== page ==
March 14th, 2012 by Oliver Wyman
Urban dwellers in Western Europe and Asia would seriously consider a change in their primary mode of transport – including abandoning auto ownership – according to a recently released study by Oliver Wyman and the ESB Business School Reutlingen (Germany).
The “Future of Mobility” found that, if fuel prices rose significantly by 2030, approximately 77% of the survey’s 3000 respondents would change their mobility behavior by switching to a smaller car, switching to an electric car, or abandoning car ownership entirely and replacing it with a mixture of transport modes.
Respondents in Shanghai (91%) and France (82%) were particularly open to changing their mobility patterns. High-income respondents (71%) were the least likely demographic segment to consider a switch.
The Oliver Wyman/ESB survey in Germany, France, the UK, Shanghai, and Singapore asked consumers to predict how their transport behaviour would change under a “sustainable mobility” scenario for 2030 that envisions €4 per litre for fuel, more traffic congestion in individual transport, better-quality public transport offerings, and the possibility of planning multimodal trips using smartphone apps.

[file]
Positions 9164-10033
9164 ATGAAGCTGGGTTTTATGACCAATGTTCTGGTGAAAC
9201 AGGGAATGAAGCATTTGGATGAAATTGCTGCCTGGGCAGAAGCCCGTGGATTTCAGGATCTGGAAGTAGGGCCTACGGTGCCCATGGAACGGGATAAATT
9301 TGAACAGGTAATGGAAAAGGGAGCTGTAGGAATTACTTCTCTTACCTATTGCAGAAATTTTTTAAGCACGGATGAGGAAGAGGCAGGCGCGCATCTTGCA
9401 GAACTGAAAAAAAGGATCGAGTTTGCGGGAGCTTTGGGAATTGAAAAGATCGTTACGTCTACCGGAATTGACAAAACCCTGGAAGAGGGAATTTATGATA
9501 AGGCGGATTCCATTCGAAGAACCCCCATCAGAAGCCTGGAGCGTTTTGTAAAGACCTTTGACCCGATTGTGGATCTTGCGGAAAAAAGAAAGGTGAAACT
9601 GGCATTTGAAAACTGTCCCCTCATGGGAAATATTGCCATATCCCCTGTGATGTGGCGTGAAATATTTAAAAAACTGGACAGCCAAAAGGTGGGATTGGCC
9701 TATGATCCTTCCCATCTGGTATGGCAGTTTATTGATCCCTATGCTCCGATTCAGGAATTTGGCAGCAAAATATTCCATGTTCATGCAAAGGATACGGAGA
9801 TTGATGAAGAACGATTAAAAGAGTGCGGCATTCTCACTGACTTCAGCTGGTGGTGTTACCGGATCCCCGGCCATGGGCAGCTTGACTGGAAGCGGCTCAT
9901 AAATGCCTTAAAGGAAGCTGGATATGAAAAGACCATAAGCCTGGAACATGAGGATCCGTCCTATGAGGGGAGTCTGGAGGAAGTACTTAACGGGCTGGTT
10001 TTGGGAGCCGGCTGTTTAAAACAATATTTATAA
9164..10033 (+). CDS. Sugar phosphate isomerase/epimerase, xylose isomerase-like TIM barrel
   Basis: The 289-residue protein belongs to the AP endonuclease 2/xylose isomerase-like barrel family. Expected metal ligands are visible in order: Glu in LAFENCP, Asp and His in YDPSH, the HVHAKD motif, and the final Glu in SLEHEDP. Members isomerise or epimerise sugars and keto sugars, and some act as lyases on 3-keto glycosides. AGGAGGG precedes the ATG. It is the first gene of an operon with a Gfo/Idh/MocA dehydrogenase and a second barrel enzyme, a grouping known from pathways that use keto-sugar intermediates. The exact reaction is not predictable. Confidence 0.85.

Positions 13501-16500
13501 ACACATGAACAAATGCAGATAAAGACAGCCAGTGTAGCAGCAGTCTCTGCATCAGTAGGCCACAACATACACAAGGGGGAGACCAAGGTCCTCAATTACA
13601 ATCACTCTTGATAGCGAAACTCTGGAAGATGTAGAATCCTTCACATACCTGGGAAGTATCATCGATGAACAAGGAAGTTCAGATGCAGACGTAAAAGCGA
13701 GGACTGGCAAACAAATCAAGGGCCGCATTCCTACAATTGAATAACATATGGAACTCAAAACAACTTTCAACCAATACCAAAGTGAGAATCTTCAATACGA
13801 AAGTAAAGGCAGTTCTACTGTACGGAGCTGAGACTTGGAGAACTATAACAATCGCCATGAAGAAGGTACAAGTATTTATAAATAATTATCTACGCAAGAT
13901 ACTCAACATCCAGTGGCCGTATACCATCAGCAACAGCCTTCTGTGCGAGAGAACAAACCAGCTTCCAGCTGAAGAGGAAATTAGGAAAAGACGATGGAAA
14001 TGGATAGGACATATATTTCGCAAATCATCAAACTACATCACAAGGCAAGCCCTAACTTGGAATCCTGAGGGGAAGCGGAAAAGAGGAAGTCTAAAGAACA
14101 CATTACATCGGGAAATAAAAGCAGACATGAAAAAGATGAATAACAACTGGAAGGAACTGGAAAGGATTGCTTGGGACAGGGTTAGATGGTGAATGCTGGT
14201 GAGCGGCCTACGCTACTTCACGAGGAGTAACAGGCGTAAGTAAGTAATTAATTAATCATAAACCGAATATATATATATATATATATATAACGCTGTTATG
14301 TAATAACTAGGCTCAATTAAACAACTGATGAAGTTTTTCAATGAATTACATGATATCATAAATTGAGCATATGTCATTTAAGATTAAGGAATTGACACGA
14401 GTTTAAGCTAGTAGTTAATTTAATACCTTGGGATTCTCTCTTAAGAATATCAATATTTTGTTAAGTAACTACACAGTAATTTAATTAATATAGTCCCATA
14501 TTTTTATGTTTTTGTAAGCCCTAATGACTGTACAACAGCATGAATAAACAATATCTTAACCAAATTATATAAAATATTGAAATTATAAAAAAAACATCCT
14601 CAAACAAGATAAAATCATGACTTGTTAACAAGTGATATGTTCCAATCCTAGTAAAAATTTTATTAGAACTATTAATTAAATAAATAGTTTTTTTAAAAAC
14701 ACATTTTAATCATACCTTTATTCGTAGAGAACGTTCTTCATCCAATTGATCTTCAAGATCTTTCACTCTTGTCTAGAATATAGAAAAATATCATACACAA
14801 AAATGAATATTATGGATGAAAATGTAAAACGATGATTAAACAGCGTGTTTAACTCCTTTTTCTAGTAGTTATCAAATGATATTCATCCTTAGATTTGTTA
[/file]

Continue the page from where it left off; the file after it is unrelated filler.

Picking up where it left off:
Thirty percent of all survey respondents said they were willing to give up car ownership completely under this scenario, led by students (44%), young adults (36%), and urban residents (35%).
“The study findings confirm that innovative mobility services such as car sharing are more and more important,” says Matthias Bentenrieder, a partner in Oliver Wyman’s automotive consulting practice.
“Young people don’t place as much importance on owning a car as previous generations, and the urban population is more open to innovative mobility concepts that use the smartphone as a control center to seamlessly combine mobility elements. The study findings also suggest that Asian megacities – with their high share of young, technology-oriented inhabitants and governments willing to make significant investments in public transport – will likely be a proving ground for new, IT-assisted mobility options.”
Regarding potential effects of mobility trends on the auto industry, Bentenrieder adds “developing and manufacturing cars will remain the automakers’ core business for a long time to come, but they must become more experienced in operating vehicle fleets based on flexible-use models and, in particular, they must network their vehicles with other mobility services. ‘Ease of use’ will be decisive for market success.”
He said “manufacturers don’t have to offer all mobility options, but in tomorrow’s multimodal world it is important that they position themselves as the key contact in the mobility chain with attractive vehicles that fit the reinvented role of the car.”